France: The Gulf monarchies' new best friend
The visit to Paris this week of Saudi Arabia's Deputy Crown Prince Mohammed bin Salman, and the signing of an estimated $12 billion worth of economic and military deals, highlights France's deepening relations with the Gulf monarchies.
In May, President Francois Hollande became the first ever Western leader to attend a Gulf Cooperation Council (GCC) leaders summit, and, over the last six months alone, France has inked a $3 billion deal with Riyadh to supply weapons to the Lebanese army, a $7 billion dollar deal to sell Rafale jets to Qatar and a $5 billion deal to sell the same planes to Egypt, facilitated by strong political and possible financial support from the United Arab Emirates.
France’s drawing nearer to the Gulf may appear a boon for Paris’s relevance in the Middle East; a "filling of the void" created by Gulf frustration with the US’s perceived soft line on Iran. But in fact, reality points the other way: France's new proximity to the Gulf states means increasingly unconditional support for Gulf regional policies. Hollande’s ability to wield independent influence has been weakened.
France is backing the Saudi-led military operation in Yemen despite the fact that other Western states, notably the US, are wary of its many pitfalls – security, political and humanitarian – and are pressing for an exit strategy.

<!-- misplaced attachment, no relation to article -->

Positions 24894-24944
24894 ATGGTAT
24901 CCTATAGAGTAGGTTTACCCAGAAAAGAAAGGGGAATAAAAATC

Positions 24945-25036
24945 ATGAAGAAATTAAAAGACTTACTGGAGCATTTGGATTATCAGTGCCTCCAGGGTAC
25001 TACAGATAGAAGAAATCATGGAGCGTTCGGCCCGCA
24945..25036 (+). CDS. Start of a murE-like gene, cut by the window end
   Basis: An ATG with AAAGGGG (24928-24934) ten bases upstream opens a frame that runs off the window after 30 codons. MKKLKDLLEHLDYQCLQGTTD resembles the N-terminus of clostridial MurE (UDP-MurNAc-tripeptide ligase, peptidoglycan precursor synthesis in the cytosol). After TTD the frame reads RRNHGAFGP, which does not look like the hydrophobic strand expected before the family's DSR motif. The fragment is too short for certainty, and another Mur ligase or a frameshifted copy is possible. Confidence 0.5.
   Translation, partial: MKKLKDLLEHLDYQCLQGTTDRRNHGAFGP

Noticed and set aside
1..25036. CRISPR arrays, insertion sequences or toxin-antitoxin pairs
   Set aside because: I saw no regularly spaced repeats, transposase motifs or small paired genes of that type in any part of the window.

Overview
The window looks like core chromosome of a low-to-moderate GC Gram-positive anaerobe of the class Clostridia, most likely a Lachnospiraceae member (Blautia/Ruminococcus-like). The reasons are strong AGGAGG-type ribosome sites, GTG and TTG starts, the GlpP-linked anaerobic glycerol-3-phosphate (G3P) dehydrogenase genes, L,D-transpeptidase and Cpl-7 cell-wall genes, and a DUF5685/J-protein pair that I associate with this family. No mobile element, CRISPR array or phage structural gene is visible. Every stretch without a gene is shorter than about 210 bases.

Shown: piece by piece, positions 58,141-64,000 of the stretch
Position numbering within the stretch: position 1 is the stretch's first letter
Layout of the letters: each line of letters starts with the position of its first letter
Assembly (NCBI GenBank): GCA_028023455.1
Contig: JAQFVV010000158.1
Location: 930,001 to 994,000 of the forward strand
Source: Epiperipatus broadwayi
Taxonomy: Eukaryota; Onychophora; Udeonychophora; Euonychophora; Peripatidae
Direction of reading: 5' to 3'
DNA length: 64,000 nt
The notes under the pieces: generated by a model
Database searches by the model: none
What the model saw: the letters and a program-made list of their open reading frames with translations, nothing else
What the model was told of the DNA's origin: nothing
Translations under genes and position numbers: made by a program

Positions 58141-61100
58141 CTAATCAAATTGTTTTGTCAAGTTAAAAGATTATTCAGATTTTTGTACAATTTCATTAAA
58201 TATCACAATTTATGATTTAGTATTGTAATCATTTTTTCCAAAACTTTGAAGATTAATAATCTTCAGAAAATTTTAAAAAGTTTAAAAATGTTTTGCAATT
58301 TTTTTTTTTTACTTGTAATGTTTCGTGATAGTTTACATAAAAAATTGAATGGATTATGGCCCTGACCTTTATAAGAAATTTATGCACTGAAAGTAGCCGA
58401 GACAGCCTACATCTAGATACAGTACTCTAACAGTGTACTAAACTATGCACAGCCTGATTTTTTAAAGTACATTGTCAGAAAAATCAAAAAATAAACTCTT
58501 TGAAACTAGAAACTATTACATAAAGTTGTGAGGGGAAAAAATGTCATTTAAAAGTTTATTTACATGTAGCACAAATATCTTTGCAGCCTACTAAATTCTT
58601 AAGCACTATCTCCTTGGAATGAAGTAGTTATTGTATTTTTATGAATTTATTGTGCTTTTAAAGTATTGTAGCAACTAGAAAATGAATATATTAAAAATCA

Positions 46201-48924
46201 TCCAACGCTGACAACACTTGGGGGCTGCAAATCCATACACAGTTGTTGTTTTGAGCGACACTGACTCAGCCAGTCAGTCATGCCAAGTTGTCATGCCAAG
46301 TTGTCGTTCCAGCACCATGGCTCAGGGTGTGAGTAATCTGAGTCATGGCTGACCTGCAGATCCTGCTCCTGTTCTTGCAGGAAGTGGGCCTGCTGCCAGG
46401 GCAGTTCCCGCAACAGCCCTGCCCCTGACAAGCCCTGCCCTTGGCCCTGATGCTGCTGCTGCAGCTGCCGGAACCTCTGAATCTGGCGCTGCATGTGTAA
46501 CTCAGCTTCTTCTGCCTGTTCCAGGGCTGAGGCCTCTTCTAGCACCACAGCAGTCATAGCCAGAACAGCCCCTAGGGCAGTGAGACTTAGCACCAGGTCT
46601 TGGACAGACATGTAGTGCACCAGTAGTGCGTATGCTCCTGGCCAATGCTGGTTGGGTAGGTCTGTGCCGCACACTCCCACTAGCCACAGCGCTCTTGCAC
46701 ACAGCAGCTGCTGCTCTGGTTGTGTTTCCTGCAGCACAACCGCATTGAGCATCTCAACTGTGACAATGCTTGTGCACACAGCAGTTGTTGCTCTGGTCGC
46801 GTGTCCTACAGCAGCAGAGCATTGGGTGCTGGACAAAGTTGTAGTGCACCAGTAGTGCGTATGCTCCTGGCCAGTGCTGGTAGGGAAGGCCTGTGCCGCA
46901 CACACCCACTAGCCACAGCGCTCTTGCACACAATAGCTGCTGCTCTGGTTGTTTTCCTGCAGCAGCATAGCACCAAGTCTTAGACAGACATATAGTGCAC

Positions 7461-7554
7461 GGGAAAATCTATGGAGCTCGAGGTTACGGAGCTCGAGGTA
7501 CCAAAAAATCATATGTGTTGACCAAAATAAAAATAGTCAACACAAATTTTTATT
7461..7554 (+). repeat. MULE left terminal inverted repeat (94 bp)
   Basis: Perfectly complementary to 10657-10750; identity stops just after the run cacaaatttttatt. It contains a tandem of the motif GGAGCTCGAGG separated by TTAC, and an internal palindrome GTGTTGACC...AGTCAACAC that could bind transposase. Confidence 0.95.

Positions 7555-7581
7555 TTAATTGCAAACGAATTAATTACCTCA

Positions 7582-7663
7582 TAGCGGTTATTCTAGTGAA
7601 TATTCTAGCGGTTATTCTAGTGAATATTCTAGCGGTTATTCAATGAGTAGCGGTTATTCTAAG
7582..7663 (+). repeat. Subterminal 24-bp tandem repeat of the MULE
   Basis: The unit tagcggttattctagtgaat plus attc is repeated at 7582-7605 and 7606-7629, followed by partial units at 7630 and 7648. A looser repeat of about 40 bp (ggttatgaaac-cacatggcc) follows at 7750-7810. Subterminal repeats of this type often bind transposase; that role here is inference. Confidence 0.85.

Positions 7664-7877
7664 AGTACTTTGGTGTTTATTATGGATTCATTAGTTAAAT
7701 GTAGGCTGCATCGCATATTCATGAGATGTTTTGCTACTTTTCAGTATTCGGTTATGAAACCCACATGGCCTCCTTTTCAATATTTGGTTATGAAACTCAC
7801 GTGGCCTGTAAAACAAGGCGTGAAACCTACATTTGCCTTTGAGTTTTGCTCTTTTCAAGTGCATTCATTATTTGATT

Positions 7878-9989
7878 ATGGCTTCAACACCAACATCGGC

An alternative to Washington
Paris is being used by the Gulf states to secure desired Western political cover for increasingly antagonistic regional positions. By courting France, the Gulf sends the message to Washington that it can turn elsewhere for support.
Clearly French military hardware is useful to the Gulf states, helping them diversify their security portfolios at a time of unprecedented regional upheaval. Rafale jets will be valuable additions to Gulf states that are now actively undertaking combat operations across the region, whether in Yemen, Libya or as part of the anti-ISIS coalition. But ultimately, and despite current frustrations, the Gulf states continue to look to the US for their security umbrella and to provide key military support, and it is this political dynamic that is driving deepening engagement with Paris.